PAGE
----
Today’s rhinoplasty video blog is about the lateral wall of the nasal tip. That refers to the area just above the nostril. This is an area that is both important for appearance and function of the nose. Rhinoplasty is obviously an operation where we want to preserve function while improving appearance. Nowhere in the nose is this more relevant than on the lateral wall of the tip. This illustration highlights the importance of a soft triangular shape of the nasal tip. You can see at this base view that the tip is relatively narrow and the base is relatively wide. In order to establish this triangularity the side wall has to be straight and supported. This area of the sidewall refers to the lateral wall of the nasal tip. The lateral crural strut graft is a very useful, structural rhinoplasty technique that allows the cartilage that forms the lateral wall of the tip to form a straight orientation. In this patient example, you can see collapsed lateral walls on both sides creating both appearance problems and breathing problems. The lateral crural strut graft was placed to create a more triangular tip so that the contour goes from a curved contour to a straighter contour, allowing the nose to take on a more pleasing triangular shape, a more refined appearance and a better functioning nose.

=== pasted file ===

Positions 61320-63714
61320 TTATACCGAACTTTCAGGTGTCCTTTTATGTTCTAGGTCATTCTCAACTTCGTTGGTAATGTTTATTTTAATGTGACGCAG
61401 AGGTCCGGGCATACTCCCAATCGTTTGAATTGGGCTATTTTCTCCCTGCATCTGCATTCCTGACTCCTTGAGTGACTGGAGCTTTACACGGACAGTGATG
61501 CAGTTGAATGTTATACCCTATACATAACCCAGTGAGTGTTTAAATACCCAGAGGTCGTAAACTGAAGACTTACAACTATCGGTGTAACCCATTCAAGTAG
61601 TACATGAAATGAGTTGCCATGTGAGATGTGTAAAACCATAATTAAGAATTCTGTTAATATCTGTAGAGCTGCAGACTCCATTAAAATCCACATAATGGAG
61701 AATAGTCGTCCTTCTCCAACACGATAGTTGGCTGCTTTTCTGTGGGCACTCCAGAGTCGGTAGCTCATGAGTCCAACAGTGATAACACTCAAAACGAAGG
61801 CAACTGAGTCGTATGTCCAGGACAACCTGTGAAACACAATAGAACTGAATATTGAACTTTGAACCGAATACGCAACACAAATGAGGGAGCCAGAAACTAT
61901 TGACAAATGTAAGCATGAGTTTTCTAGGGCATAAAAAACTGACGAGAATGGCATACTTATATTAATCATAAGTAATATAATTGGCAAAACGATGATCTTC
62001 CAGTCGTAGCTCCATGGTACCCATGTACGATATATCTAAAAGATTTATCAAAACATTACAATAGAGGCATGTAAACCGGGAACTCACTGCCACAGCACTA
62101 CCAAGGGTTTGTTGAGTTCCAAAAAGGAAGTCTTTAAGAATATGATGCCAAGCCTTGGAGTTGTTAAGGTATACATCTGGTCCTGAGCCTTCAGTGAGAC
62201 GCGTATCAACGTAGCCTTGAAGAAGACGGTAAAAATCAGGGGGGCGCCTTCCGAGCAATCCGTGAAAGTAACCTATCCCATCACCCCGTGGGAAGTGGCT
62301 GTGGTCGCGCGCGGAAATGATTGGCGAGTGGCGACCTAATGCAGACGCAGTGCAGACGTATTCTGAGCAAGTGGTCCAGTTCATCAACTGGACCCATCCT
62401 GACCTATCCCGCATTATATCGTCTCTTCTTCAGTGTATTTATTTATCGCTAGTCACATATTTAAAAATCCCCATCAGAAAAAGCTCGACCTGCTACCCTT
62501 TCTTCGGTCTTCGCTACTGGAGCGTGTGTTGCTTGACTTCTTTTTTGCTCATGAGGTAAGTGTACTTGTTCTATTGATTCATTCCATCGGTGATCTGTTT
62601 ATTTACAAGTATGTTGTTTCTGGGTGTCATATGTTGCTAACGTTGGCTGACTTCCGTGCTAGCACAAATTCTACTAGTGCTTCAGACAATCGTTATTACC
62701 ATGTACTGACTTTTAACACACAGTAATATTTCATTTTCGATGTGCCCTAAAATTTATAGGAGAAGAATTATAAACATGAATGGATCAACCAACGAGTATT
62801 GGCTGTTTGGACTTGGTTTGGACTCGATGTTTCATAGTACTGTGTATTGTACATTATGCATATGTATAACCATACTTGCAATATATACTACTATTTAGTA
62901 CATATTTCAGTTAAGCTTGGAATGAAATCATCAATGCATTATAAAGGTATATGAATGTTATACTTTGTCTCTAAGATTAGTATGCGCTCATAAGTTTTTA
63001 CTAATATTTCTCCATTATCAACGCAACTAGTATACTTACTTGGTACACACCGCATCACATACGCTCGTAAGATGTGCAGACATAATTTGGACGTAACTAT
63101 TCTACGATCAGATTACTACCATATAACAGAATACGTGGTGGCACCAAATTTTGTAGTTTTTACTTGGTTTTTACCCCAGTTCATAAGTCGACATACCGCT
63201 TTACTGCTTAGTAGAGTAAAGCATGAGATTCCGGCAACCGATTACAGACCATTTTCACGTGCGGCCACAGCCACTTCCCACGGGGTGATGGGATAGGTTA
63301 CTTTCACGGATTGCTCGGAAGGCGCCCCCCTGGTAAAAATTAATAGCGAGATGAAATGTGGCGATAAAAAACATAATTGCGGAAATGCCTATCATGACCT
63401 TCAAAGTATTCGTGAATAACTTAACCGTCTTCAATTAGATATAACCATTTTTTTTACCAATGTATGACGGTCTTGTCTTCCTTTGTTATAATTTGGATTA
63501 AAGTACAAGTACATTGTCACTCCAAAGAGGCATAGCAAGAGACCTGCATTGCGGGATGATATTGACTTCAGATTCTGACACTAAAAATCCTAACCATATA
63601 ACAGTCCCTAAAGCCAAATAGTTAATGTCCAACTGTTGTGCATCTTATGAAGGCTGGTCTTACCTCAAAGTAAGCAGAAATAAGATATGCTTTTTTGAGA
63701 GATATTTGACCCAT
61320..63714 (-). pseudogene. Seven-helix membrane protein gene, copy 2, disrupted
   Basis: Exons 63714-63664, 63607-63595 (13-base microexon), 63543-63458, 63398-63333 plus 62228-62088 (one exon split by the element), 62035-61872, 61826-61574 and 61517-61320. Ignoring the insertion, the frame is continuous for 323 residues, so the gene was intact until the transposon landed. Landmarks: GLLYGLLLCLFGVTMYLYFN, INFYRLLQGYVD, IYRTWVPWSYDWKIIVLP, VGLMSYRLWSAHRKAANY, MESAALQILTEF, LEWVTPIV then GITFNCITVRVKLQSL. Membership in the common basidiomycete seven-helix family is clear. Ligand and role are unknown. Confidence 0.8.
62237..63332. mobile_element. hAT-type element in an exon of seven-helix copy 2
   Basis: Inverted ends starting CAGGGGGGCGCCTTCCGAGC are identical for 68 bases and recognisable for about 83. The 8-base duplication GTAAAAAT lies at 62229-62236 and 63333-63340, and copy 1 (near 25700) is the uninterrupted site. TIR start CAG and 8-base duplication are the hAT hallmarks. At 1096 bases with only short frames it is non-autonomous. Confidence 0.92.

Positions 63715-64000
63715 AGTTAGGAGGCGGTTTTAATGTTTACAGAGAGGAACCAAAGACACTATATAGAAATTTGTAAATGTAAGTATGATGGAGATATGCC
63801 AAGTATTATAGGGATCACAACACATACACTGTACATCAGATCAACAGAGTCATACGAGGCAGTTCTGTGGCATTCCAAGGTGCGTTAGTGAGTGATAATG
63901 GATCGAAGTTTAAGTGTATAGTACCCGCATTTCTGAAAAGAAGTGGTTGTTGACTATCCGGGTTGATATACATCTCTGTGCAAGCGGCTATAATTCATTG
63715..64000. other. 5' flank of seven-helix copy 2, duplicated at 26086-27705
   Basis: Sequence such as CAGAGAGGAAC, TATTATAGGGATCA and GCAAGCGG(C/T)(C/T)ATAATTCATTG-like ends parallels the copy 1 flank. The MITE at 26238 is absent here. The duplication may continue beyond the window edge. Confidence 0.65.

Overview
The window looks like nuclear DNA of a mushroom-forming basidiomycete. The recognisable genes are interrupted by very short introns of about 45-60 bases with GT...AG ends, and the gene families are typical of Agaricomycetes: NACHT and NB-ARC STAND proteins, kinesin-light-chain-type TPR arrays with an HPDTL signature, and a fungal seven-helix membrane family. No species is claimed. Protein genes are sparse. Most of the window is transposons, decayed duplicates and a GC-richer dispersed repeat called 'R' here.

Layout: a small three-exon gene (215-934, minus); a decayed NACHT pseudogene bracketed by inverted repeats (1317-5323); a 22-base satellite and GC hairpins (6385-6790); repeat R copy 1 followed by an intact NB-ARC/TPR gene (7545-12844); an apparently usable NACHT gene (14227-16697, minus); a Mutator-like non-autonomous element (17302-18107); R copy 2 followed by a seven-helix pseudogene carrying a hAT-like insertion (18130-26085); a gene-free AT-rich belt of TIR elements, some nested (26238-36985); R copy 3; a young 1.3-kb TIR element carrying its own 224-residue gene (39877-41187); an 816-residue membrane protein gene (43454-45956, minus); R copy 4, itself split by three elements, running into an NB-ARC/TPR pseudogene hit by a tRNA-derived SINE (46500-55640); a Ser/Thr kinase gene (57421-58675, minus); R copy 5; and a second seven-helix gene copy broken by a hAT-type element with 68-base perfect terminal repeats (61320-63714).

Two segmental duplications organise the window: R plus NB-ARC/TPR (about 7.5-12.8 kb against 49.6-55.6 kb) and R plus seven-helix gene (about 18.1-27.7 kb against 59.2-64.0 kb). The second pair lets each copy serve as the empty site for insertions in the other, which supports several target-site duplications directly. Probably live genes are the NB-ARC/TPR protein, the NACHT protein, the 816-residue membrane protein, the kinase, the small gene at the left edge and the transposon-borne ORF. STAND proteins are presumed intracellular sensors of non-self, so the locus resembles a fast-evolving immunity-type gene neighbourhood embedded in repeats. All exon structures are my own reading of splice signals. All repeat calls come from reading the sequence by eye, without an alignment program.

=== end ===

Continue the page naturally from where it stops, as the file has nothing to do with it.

This additional case presentation is another example. This individual had some collapse more so on one side than the other. This was leading to significant airway obstruction in the right nostril. That collapse corresponds to the pinching on the lateral wall of the tip on this side, leads to this harsh shadow that you can see isolating the tip and making the tip look prominent. This is the before and after surgical photograph from the frontal view. You can see the shadow is gone, the tip is more even, there is a softer more triangular shape which you can really see from this base view. Because the lateral wall has been supported, the tip is able to be strengthened and repositioned. The triangular shape results create significant improvement. During this surgery I also performed maneuvers to shorten the limbs of the cartilages that formed the tip, that allowed me to shorten the tip back towards the face and deproject the nose into a position that created more balanced profile.
The clinical case I reviewed is a great example of where form meets function in rhinoplasty. Ideally, all rhinoplasty should lead to an outcome that looks better but also functions at least as good as it did prior to surgery. In the lateral wall of the tip, the side wall between the tip and the base of the nose, that area represents a significant portion of the nose in which form and function work together. A straight triangular shape, with a good transition between the tip and the base is necessary in order to have a good appearance as well as a functioning nose